Culinary and Parenting

Arts, that is…
Firstly, I should say that I am a good cook. I’m not trying to be arrogant, or going on the word of my friends and family. I’ve taken prizes in a couple of recipe contests, so I feel I’m allowed to go ahead and just say that now. 🙂

I LOVE to cook. It has ritual purpose for me, nourishing my soul and my mind and my heart-along with those around me, as well as my family. It’s artful and adventurous at times. Exploring a new cuisine can lead you to the most interesting places; literally, as in an asian or indian market for instance. Also figuratively, as you try new flavors and combinations of flavors. Then there’s growing ingredients! I don’t know if there’s anything as satisfying as a cook to wander around through your garden(s) with a basket and then come back into the kitchen and create a meal from it’s contents.

So, why is my family picky? How have I become the short-order cook I’d have never thought I’d allow in my home? I’ve resorted to “sneaking” fruits and vegetables to my youngest! AHHHHHH!

It’s my husbands’ fault.

Okay, it can’t be completely his fault. However, he is a picky eater, and makes faces about trying things, etc. (heavy sigh here). Dear Husband eats lots of things he didn’t when we met, so I accomplished something there-but I truly believe that his example has NOT helped with the diet choices of our youngest son, who just happens to look like a clone of him. I wonder at the genetics of it, considering the subjectivity of taste and texture-and I give that more credit than I ever would have before I became the parent of three boys who are so different from each other.

My eldest son is the “best” eater. Nutritionally, and in reference to variety. He’s mostly vegetarian. I also spend more time teaching him to cook than with the others….but it’s about time and I’m starting with my middle boy now-and I hope it helps the youngest to also participate. Somehow I doubt it, though. My middle son at least tries everything. He’ll even try something again another time! He is overweight, but is the one who doesn’t like sweets and likes his salad with no dressing. Go figure. My youngest….well, the best we’ve done with him is stopping him from throwing a tantrum about a vegetable being put on his plate. He’s still far from eating them…or fruits, which is just SO strange to me. He likes hot dogs and chicken nuggets and salami and chocolate milk and sweets and chips and fries and  is skinny as a rail. Here’s another interesting thing…I said I “sneak” him stuff? Well, I used the Sneaky Chef cookbook for ideas, but he  knows it’s in there and eats the stuff no problem. He will BRAG to his friends about how his moms brownies have spinach and blueberries and wheat germ in them!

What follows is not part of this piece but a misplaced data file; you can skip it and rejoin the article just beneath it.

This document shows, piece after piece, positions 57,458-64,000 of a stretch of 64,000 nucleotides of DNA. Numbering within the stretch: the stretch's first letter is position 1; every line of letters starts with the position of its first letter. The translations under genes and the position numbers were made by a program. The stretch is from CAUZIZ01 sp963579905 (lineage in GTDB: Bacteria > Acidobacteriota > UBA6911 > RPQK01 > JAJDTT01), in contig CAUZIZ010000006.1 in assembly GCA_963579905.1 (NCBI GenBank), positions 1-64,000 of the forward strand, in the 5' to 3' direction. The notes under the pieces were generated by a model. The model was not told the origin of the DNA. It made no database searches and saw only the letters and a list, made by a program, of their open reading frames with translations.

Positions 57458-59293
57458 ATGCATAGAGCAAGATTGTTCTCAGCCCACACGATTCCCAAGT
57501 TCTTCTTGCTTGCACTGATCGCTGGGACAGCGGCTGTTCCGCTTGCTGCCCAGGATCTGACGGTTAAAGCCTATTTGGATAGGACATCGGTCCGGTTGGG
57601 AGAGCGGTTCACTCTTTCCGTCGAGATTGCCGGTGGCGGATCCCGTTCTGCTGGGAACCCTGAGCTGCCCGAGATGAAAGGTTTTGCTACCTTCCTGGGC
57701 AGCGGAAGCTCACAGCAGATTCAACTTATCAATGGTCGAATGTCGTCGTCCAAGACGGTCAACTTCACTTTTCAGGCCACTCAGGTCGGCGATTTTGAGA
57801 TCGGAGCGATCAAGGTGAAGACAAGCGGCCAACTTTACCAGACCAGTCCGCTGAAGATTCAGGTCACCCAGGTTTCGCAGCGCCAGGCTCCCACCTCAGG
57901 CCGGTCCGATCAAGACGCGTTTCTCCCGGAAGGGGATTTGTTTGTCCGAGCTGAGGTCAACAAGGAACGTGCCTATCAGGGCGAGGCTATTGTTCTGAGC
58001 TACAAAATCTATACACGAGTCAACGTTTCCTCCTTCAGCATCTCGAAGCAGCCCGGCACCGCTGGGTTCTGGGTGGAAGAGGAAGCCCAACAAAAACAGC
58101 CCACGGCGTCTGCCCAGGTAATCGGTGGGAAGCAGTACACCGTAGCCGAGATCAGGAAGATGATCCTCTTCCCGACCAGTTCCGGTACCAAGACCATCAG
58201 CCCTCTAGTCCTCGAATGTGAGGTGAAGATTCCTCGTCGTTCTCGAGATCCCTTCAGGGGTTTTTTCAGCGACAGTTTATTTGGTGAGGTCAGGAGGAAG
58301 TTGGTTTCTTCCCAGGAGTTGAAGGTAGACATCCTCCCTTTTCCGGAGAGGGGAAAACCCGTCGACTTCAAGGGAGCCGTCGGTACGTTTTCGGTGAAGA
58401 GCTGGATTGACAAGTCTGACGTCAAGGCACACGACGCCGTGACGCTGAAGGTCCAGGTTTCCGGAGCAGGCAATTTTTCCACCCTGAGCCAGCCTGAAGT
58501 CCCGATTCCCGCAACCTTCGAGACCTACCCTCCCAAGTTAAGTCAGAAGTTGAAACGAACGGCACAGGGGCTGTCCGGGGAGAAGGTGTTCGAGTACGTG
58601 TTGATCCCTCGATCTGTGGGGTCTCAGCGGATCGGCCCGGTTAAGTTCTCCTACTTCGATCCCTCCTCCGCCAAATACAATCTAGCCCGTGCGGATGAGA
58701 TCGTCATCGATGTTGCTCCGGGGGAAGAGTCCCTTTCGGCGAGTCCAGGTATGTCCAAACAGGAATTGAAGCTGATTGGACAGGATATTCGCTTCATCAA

Won’t touch a blueberry or spinach to save his life though.

…and Dad won’t eat brownies anymore for fear of what I’ve put in them.

I used to be against the sneaking, figuring it would undermine their EVER getting used to the foods and their textures and thought it was better to just keep trying to re-introduce things and new things. Well, the boy does better (he’s hyperactive) when I give him vitamins and “sneak” supplemental nutrition in to his diet. So, I’m doing it….and hopefully some more things will make it from his plate to his mouth as he gets older.